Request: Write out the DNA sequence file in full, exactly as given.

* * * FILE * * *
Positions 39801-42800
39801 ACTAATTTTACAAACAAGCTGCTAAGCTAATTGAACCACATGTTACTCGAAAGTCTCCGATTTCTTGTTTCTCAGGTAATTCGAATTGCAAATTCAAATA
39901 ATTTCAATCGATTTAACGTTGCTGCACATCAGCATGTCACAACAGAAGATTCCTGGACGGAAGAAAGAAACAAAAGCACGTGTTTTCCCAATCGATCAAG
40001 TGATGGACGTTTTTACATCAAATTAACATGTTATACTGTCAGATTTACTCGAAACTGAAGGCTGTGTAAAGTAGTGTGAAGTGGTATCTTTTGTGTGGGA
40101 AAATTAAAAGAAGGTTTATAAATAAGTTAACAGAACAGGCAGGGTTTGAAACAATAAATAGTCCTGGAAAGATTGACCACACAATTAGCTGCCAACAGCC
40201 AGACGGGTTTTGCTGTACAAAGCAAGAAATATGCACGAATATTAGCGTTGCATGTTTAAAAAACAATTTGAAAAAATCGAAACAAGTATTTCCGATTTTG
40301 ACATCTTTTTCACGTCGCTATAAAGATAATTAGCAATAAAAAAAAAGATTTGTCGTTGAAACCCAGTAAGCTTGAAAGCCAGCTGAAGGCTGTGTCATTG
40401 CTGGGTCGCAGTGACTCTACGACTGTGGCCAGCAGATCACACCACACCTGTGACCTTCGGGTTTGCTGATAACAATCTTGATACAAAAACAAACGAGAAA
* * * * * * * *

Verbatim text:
Positions 39801-42800
39801 ACTAATTTTACAAACAAGCTGCTAAGCTAATTGAACCACATGTTACTCGAAAGTCTCCGATTTCTTGTTTCTCAGGTAATTCGAATTGCAAATTCAAATA
39901 ATTTCAATCGATTTAACGTTGCTGCACATCAGCATGTCACAACAGAAGATTCCTGGACGGAAGAAAGAAACAAAAGCACGTGTTTTCCCAATCGATCAAG
40001 TGATGGACGTTTTTACATCAAATTAACATGTTATACTGTCAGATTTACTCGAAACTGAAGGCTGTGTAAAGTAGTGTGAAGTGGTATCTTTTGTGTGGGA
40101 AAATTAAAAGAAGGTTTATAAATAAGTTAACAGAACAGGCAGGGTTTGAAACAATAAATAGTCCTGGAAAGATTGACCACACAATTAGCTGCCAACAGCC
40201 AGACGGGTTTTGCTGTACAAAGCAAGAAATATGCACGAATATTAGCGTTGCATGTTTAAAAAACAATTTGAAAAAATCGAAACAAGTATTTCCGATTTTG
40301 ACATCTTTTTCACGTCGCTATAAAGATAATTAGCAATAAAAAAAAAGATTTGTCGTTGAAACCCAGTAAGCTTGAAAGCCAGCTGAAGGCTGTGTCATTG
40401 CTGGGTCGCAGTGACTCTACGACTGTGGCCAGCAGATCACACCACACCTGTGACCTTCGGGTTTGCTGATAACAATCTTGATACAAAAACAAACGAGAAA